According to the National Breast Cancer Foundation, 1 in 8 women will be diagnosed with breast cancer in their lifetime. Breast Cancer Awareness Month is celebrated every October, it is a time when we work to raise awareness about the impact of breast cancer and show our support for those affected by it.
What is Breast Cancer
Cancer is a disease in which malignant (cancer) cells start to grow out of control. Breast cancer is a type of cancer that forms in breast tissue. It can begin in one or both breasts. Though the majority of breast cancers are found in women, men can get breast cancer too. According to the CDC, about 1 out of 100 breast cancers diagnosed in the U.S. is found in a man. Other than skin cancer, breast cancer is the most common cancer among American women.
What are the Risk Factors for Breast Cancer
- Being a women
- Being older. Most breast cancers occur in women over the age of 50.
- Genetics – having changes in your BRCA1 or BRCA2 genes
What can I Do
Know Your Normal
It’s important to be familiar with what’s “normal” for you. Awareness of how your breasts usually look and feel can help you notice possible symptoms such as any change in the size or shape of your breast, a lump in the breast or under the arm, pain in the area of the breast, or nipple discharge other than breast milk. Performing periodic breast self-exams can help to detect these changes to your normal. You should report any changes that you notice to your healthcare provider or family doctor.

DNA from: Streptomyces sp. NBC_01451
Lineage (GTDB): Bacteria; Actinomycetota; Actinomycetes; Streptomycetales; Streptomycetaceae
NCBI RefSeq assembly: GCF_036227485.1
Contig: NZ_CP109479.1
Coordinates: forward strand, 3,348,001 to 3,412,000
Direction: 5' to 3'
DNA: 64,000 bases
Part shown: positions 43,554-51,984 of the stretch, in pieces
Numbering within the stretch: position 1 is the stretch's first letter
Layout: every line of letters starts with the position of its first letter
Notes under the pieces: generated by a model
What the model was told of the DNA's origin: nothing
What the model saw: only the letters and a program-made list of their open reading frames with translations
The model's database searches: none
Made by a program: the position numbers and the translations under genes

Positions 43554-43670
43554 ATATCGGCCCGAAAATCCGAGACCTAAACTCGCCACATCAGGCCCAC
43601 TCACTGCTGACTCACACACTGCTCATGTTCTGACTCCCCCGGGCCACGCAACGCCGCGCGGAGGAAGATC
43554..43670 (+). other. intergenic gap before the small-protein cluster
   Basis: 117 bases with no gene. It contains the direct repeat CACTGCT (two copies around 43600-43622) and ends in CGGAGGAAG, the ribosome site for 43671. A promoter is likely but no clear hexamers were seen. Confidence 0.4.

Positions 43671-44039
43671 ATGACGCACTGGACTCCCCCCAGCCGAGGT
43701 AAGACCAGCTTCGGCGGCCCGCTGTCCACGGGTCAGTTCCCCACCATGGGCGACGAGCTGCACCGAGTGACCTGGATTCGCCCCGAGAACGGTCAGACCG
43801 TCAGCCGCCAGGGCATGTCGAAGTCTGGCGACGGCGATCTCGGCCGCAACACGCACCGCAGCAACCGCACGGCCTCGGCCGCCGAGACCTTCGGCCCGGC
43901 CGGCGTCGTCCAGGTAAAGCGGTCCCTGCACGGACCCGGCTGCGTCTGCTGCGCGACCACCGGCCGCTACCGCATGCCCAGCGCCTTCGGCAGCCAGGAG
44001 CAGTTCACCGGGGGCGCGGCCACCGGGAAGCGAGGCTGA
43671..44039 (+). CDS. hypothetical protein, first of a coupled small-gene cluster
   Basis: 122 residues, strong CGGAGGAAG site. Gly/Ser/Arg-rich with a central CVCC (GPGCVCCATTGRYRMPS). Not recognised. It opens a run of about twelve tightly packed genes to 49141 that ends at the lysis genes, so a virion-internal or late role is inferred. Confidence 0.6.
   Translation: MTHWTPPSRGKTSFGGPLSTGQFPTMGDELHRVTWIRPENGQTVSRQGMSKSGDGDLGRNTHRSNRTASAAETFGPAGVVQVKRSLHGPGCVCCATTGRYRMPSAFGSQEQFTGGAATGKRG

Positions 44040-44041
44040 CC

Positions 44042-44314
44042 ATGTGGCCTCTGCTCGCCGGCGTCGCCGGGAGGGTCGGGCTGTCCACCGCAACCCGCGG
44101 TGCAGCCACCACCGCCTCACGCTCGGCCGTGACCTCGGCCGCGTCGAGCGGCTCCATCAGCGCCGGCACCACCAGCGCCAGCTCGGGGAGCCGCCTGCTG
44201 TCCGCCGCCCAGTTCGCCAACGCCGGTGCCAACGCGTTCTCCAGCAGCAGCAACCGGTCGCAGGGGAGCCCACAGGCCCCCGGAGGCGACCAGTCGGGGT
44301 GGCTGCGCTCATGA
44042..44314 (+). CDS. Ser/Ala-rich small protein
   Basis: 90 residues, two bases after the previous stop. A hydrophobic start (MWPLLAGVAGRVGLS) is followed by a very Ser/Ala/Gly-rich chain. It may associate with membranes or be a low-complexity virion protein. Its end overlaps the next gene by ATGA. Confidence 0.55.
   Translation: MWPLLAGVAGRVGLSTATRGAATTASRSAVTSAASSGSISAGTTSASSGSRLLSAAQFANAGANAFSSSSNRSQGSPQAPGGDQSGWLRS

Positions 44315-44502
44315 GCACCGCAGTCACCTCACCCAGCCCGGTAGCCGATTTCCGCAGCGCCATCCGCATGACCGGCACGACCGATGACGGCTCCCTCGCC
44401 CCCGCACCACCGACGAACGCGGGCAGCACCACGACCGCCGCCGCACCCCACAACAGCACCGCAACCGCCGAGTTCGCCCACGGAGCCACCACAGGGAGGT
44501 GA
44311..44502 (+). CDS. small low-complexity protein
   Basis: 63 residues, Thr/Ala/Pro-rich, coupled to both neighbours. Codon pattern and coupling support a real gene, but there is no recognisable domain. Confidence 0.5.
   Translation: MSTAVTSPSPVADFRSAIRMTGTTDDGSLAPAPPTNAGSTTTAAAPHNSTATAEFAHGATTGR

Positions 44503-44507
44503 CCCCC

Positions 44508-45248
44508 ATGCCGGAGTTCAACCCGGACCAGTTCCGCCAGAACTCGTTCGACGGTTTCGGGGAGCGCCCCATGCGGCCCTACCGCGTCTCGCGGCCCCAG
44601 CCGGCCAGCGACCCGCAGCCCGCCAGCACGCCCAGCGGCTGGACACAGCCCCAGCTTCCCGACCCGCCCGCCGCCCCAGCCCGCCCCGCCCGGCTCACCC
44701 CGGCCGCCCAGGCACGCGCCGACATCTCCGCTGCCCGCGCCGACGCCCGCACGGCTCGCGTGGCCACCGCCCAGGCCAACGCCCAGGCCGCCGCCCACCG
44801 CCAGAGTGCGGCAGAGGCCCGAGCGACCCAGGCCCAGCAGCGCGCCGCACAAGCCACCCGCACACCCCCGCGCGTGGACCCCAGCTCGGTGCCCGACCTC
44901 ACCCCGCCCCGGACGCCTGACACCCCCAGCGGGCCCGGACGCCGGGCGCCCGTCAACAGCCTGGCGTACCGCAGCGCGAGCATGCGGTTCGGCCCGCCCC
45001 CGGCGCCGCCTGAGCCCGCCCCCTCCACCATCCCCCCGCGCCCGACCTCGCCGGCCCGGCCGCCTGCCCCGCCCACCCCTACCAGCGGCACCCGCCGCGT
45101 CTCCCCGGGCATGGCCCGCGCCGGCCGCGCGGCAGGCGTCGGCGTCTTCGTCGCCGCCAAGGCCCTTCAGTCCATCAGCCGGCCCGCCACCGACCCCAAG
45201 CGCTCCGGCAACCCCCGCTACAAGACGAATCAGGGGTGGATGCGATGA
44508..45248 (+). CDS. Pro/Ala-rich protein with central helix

Understand Your Risk
Talk to your family doctor about your family’s medical history and see how that impacts your risk of breast cancer. Your doctor can create a personalized plan to monitor for signs of the disease.
Make Healthy Lifestyle Choices
Being proactive about your health may help to lower your risk of breast cancer. Not smoking, maintaining a healthy weight, limiting alcohol, and regular exercise are healthy lifestyle choices that impact your overall health and well-being.
The benefit of screening is finding cancer early when it is easier to treat. According to the American Cancer Society, breast cancer screening is recommended beginning at age 45, with the option to begin at age 40.
If you have concerns about your risk of breast cancer and would like to speak with one of our caring medical professionals, contact River Bend Medical Associates. We care about women’s health issues, and as part of your medical team, we are here to provide you with the best care in all aspects of your healthcare needs. Our progressive, sensitive, and culturally diverse team is committed to delivering compassionate family health care and promoting the well-being of our patients, employees, and the communities we serve. For more information on our medical practice, or to make an appointment contact River Bend Medical Associates, or call 916-392-4000.